4 things you need to know about loneliness - netwomen.co

We are living in the most connected time in human history and yet an unprecedented number, 1 in 4 of us in fact, feel lonely. Being lonely and being alone are very different things. The UK government website has reported that loneliness is higher for those who are:

  • female
  • living with a limiting mental health condition
  • renters
  • lower neighbourhood belonging
  • lower local social trust.

And especially; women with experience economic hardship and conflictual paternal relationship. In the US 46% of the population feel lonely regularly and 25% of Americans said they had no one at all to confide to.

 

Netwomen.co was created to tackle loneliness head-on by providing a supportive place for all women and non-binary to share, collaborate and communicate with no judgement.

 

Our CEO and founder, Pinky,  shares this on her own experience with loneliness: 

 

“I was 30 when I first noticed that feeling of loneliness. I was married and pregnant with my only son. My marriage was failing with the recent knowledge of infidelity. As the loneliness was killing me inside I struggled to express this feeling until I separated from my husband when my son was a few weeks old. 

Just when I needed my friends and family the most, I couldn’t talk about it and I hit rockbottom”.

 

Here are 4 things you should know about loneliness before this day is over so that you are prepped to challenge the loneliness epidemic in your own life and others :


  • Loneliness is a killer

Social neuroscientist, John Cacioppo, states that loneliness increases the chance of early death by 20%. Which is about the same effect as obesity and obesity does not make you as miserable as loneliness. He found that loneliness decreases the effectiveness of sleep and causes sleep fragmentation so that you always wake up tired. Over time, the wear and tear are greater if you are lonely than if you are not. He found links to heart disease, cancer and negative effects on the immune system. This highlights the urgent need to confront loneliness and shows prevalently just why loneliness is the theme for this year’s Mental Health Awareness Week.

 

  1. Helping someone else feel connected can work both ways and help you to feel more connected yourself.

Society can be set up to make us competitive and it praises self-reliance and independence. As Cappacio says ‘Loneliness is like an iceberg, we are conscious of the surface but there is a great deal more that is phylogenetically so deep that we cannot see it. This means that even though we think we would prefer to stay at home instead of going to see a friend or a social event, this might be counter productive for us. He suggests that kindness and collaboration is a great way to start to deal with loneliness. Volunteering or becoming a mentor to women (by joining netwomen!) can be a very rewarding experience socially. I have recently started volunteering at Brownies Girlguiding meetings on a Monday and helping them to connect to one another has definitely made me feel more connected.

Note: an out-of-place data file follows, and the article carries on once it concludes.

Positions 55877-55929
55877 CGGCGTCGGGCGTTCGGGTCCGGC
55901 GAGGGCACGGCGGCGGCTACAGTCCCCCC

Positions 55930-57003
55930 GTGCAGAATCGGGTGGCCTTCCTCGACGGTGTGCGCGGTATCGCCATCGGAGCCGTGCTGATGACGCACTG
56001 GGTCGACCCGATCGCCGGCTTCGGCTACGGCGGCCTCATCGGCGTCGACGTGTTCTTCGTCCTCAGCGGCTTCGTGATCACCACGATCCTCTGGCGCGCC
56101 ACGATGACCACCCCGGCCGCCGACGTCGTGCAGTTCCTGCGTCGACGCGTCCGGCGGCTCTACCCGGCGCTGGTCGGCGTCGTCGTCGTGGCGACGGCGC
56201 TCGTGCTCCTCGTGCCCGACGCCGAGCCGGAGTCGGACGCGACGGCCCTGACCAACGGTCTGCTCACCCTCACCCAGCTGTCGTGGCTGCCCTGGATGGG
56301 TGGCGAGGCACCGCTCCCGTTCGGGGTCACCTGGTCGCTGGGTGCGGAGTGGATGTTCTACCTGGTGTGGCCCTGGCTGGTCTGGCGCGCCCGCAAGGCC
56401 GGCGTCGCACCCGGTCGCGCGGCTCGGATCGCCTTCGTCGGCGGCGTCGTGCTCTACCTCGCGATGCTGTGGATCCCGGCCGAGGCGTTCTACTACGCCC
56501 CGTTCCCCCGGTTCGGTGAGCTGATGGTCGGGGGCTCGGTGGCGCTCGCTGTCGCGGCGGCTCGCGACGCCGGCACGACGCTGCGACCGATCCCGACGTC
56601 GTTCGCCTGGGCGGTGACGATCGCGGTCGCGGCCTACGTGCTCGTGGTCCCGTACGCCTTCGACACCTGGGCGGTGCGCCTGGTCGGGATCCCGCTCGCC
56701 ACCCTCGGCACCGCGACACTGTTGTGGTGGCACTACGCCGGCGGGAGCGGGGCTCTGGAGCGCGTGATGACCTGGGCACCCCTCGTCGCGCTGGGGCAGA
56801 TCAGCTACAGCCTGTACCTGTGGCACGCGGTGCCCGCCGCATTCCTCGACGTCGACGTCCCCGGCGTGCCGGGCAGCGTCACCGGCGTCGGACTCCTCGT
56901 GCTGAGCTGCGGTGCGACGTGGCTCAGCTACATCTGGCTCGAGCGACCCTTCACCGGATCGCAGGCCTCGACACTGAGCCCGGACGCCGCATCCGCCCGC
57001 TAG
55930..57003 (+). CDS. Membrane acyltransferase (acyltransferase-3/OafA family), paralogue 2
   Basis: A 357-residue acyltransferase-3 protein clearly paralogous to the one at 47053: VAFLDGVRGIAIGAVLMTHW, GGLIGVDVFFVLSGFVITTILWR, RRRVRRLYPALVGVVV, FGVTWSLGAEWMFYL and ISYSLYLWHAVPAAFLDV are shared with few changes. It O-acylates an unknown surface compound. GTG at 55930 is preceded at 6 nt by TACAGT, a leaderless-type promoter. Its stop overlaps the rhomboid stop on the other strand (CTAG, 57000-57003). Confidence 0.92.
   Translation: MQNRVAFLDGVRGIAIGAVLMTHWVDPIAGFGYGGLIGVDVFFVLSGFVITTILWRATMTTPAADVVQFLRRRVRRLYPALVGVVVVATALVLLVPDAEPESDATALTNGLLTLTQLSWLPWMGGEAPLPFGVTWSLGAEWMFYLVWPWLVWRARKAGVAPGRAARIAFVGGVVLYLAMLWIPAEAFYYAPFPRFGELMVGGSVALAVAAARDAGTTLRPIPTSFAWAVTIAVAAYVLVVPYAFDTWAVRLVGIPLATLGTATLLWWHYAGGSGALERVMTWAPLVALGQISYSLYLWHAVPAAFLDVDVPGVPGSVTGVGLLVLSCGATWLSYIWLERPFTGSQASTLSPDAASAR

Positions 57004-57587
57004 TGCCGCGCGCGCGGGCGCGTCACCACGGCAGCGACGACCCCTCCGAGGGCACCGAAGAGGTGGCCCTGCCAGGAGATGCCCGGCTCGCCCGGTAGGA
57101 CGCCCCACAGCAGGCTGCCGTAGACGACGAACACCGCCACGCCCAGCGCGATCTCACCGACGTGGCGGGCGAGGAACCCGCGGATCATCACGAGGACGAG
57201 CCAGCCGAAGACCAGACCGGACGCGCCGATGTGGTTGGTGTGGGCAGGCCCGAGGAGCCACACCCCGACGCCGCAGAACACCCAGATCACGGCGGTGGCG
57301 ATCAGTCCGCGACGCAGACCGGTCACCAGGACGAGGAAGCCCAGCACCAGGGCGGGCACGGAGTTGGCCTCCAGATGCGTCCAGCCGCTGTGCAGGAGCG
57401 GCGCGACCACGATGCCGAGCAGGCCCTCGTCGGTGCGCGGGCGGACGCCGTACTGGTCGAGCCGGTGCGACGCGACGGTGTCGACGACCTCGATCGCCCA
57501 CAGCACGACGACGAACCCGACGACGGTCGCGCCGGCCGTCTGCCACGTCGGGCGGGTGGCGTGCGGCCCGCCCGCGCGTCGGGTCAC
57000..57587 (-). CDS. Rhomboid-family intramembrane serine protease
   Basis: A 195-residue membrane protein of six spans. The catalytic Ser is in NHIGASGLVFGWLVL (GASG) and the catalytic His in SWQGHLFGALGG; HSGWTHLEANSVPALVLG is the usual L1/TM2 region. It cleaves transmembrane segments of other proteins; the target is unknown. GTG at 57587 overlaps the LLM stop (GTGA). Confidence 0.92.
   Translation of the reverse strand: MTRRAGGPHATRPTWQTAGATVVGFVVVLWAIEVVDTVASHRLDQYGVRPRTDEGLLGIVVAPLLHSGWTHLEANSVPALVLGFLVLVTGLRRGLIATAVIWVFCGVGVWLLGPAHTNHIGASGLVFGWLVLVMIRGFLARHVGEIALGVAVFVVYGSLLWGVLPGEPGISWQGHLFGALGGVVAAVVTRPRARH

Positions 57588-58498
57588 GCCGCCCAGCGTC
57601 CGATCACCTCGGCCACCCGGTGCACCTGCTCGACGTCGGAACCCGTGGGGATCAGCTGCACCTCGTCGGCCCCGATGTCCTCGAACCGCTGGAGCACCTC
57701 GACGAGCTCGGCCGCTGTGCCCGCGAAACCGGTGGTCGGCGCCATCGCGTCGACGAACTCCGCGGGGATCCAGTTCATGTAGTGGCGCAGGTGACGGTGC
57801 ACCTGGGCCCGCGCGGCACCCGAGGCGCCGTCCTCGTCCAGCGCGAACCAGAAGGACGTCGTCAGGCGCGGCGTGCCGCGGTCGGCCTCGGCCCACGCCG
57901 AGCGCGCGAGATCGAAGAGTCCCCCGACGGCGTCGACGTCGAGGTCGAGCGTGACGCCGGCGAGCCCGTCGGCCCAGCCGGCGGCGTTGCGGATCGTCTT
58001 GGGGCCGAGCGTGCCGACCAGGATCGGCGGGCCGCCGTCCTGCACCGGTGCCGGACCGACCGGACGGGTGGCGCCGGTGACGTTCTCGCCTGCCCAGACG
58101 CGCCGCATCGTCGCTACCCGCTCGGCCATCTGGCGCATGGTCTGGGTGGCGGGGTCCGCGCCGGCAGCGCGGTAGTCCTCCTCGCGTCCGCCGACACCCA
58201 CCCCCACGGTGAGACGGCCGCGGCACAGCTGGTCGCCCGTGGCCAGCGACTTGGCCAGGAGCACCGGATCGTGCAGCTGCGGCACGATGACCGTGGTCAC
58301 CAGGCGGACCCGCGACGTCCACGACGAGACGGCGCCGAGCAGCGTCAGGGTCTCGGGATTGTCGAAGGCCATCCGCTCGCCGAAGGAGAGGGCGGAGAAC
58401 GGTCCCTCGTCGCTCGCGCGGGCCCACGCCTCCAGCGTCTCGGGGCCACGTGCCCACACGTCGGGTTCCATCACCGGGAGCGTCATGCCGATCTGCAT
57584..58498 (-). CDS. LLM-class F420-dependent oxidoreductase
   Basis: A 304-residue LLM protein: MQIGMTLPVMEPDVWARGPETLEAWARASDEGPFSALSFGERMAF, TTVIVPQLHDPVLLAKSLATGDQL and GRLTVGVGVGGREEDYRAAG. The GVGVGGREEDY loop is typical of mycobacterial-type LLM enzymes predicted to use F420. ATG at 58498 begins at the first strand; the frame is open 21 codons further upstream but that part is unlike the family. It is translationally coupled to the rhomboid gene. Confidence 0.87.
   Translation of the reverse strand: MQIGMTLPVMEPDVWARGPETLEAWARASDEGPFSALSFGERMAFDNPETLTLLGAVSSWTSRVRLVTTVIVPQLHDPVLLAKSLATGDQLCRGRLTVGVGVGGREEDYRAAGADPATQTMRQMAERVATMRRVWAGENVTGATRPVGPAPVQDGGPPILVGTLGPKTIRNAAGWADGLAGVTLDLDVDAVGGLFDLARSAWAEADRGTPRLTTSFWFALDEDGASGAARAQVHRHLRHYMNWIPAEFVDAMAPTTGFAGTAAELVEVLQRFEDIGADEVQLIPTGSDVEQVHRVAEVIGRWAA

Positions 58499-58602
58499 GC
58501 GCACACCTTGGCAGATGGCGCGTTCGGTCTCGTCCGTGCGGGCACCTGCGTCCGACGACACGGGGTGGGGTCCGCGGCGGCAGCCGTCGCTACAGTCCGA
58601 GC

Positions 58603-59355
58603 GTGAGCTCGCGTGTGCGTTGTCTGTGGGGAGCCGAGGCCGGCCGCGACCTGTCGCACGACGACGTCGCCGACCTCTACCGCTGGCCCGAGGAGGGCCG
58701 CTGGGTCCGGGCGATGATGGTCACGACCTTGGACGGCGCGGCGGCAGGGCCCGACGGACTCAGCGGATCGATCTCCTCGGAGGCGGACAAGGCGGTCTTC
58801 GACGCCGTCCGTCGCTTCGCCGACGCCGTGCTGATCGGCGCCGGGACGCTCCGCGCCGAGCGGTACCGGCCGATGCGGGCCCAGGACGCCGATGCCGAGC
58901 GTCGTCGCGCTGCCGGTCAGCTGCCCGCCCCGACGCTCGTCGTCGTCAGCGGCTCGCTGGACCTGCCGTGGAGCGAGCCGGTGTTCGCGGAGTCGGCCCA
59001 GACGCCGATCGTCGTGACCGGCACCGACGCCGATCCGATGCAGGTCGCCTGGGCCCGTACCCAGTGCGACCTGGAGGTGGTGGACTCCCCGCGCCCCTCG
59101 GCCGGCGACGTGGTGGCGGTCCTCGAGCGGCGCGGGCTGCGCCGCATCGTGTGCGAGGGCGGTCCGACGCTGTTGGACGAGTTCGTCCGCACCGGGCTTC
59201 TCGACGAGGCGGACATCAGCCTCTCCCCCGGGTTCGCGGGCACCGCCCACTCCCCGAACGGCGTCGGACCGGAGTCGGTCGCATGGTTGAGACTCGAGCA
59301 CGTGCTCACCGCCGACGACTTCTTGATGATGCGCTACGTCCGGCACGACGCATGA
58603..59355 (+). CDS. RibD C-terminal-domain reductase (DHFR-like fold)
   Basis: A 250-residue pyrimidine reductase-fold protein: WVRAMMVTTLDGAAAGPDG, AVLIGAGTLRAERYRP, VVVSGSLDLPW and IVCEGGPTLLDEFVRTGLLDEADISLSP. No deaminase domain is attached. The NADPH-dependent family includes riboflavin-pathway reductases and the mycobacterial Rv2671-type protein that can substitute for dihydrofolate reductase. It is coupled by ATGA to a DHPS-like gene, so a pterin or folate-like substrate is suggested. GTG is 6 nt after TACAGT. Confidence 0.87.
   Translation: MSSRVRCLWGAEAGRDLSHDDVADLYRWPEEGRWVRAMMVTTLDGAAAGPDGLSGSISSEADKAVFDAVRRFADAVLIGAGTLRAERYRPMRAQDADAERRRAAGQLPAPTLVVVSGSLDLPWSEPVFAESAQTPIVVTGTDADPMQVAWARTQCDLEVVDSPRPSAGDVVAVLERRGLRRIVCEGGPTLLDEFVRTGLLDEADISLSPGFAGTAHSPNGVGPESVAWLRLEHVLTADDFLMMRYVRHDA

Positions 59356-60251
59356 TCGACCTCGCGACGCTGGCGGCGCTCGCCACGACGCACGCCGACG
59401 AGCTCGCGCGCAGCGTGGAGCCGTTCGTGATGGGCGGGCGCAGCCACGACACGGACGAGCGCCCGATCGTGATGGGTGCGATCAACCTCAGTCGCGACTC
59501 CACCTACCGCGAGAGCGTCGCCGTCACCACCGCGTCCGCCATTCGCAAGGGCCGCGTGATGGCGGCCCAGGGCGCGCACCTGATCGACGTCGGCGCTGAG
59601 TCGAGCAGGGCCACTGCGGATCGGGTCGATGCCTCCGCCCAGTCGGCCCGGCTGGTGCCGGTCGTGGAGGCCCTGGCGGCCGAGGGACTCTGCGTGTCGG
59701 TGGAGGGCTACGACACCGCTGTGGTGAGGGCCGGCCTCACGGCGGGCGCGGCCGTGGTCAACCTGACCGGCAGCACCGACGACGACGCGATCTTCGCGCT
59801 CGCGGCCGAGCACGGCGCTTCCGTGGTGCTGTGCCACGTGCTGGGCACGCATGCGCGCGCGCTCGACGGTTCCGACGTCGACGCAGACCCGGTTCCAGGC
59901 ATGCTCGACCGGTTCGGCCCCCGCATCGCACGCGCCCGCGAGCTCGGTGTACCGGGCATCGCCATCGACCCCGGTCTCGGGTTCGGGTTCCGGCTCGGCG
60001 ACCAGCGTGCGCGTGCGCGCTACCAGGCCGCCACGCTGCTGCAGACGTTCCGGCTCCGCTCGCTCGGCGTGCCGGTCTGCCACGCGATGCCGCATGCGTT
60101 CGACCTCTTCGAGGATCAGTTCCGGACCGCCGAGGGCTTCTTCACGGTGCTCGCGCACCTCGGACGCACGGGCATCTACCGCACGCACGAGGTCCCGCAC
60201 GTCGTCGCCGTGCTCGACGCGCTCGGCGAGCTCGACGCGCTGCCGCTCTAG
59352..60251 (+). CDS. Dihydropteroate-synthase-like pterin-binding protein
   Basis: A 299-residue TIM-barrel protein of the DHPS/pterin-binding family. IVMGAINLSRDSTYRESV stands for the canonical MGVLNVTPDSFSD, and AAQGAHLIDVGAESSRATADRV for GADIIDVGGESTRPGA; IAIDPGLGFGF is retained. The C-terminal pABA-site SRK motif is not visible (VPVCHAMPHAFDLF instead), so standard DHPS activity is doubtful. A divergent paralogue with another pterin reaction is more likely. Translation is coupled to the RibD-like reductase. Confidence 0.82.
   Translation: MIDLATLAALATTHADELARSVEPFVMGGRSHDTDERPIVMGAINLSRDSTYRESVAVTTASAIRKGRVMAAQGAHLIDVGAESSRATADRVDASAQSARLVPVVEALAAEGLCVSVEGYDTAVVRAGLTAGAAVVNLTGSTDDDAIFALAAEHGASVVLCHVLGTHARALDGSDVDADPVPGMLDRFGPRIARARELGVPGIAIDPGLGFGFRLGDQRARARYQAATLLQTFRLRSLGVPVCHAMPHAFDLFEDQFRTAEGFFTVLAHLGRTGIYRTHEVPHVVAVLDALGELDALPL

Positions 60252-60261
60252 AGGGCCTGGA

1. You can’t be lonely with a significant other is a myth.

Being in a relationship can actually make you feel more lonely at times because you’re spending so much time with one person yet you cant escape the feeling that you can still feel alone. If the relationship is going through a rough phase, these reminders that you both aren’t getting along can be constant therefore the feeling of loneliness is all the more present rather than if you were on your own. This is why it is important not to rush into a relationship because you feel lonely. We need to make sure that we have done the self work and reflected on how our deep wants and what it means for you to show up authentically in all your relationships.

 

  1. Social skill ability makes no difference when it comes to loneliness.

It’s important to shatter the stigma around loneliness. It can affect anybody. Not just stereotypically the quiet and shy people but even the most beautiful, rich, powerful, outgoing and famous. Think of the classic case of a billionaire. They can see that most people want to be their friend, but in their eyes, none of these connections are real because they are seen as being motivated by financial gain. Keeping this in mind allows us to come from a place of empathy to everyone we come into contact with, which simultaneously makes us more open to social connection with the understanding that anyone can be going through secret inside battles.

 

we want to hear about your experience with loneliness. Comment on our loneliness posts and Get involved in the largest collective sharing of loneliness experiences and together let’s shatter the stigma around loneliness. Share your experiences and send a powerful message to others, using the hashtag #IveBeenThere and #MentalHealthAwarenessWeek.

By Farlan-netwomen ambassador

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